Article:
JC Tagging

Jersey City 1910 Tagging Policy

For the Jersey City 1910 project to be an effective educational tool, certain metadata must be captured about the documents contained within the archive. This tagging will also aid the process of locating these documents and images geographically in the virtual city.

Equally important, documents and images taken out of their archival context (scrapbook, pamphlet, poster collection, etc) must be tagged so as to link to other related documents.

Transcribed and OCR'ed text will be tagged using an appropriate TEI xml format documenting text source (e.g. Hudson County Historical Society scrapbook), subdivision (e.g. The Jersey Journal), title, author, date and subjectmatter.

Images will be tagged with detailed descriptions in addition to source and subject-matter information.

Subject-matter authorities will be derived from the documents themselves, creating lists of geographical locations, prominent entities, discrete historical events and socioeconomic vocabulary uniquely suited to Jersey City Progressive-era history. Once generated, xml authority lists will be prompted every time a new tag is made. For example, if Marian Van Winkle is initially tagged in a Jenkins Studio image, a future tagger typing Mar… would be prompted with the option of using Marian Van Winkle. This would allow for both the dynamic creation of authority lists and the elimination of non-standard variations in authorities.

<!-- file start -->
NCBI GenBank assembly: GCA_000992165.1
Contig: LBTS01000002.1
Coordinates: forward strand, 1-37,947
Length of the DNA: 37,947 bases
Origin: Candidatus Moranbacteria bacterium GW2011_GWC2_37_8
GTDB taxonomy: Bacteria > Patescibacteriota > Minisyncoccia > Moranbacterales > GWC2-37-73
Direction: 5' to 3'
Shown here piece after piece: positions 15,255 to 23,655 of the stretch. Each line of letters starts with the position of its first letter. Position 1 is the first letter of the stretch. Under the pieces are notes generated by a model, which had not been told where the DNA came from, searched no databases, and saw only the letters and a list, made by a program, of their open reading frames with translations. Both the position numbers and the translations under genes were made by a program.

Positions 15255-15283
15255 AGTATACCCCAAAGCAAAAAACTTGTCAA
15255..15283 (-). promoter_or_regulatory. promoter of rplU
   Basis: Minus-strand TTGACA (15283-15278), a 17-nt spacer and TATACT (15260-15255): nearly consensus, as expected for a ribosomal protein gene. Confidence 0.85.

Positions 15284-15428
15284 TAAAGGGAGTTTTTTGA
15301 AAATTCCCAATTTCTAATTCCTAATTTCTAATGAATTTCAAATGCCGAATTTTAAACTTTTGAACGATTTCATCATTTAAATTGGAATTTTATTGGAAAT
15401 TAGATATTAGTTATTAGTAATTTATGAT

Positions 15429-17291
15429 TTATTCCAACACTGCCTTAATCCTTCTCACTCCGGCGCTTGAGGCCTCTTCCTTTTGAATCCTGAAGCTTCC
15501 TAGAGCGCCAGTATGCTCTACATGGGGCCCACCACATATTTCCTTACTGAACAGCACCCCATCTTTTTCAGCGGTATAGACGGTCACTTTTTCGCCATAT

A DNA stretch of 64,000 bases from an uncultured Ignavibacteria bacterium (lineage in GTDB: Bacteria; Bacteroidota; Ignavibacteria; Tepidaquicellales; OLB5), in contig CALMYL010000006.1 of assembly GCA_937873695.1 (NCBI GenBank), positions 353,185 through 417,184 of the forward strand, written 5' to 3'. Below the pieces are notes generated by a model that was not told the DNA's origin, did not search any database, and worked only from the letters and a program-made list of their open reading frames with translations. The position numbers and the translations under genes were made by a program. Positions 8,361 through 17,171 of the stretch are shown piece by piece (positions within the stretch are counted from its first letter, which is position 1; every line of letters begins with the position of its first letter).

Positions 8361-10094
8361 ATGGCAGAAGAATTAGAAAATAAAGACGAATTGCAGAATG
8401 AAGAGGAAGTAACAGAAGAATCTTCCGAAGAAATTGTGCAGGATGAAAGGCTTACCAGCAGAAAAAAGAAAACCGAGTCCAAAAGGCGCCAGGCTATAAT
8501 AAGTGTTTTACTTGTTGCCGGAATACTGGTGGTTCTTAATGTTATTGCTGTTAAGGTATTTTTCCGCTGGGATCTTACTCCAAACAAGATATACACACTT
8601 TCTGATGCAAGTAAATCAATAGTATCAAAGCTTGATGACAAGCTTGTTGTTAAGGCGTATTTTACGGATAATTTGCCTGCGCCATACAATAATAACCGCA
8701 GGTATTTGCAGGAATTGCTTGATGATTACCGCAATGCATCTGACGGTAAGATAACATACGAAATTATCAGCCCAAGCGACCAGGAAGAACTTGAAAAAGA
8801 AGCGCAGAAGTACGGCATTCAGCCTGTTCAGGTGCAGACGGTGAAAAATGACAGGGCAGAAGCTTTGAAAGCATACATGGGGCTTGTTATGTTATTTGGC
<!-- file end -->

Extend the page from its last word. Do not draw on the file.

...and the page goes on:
Since the site's mission is to enable Jersey City students to “find themselves” in Jersey City history, special tagging attention will be paid to ethnicity, age, occupation, neighborhood, gender and other demographic information.

Tags will be used to create “visualizations” on the virtual map of the city. For example, a visitor looking for “women” would be able to pull up a unique map of the city pinpointing locations where stories of women can be found. This feature will necessitate geographical tagging using gps information compatible with the structure (like google maps) used to create the virtual map of the city.

See Tagging Page for examples of data structure for scrapbook newspaper articles and images.

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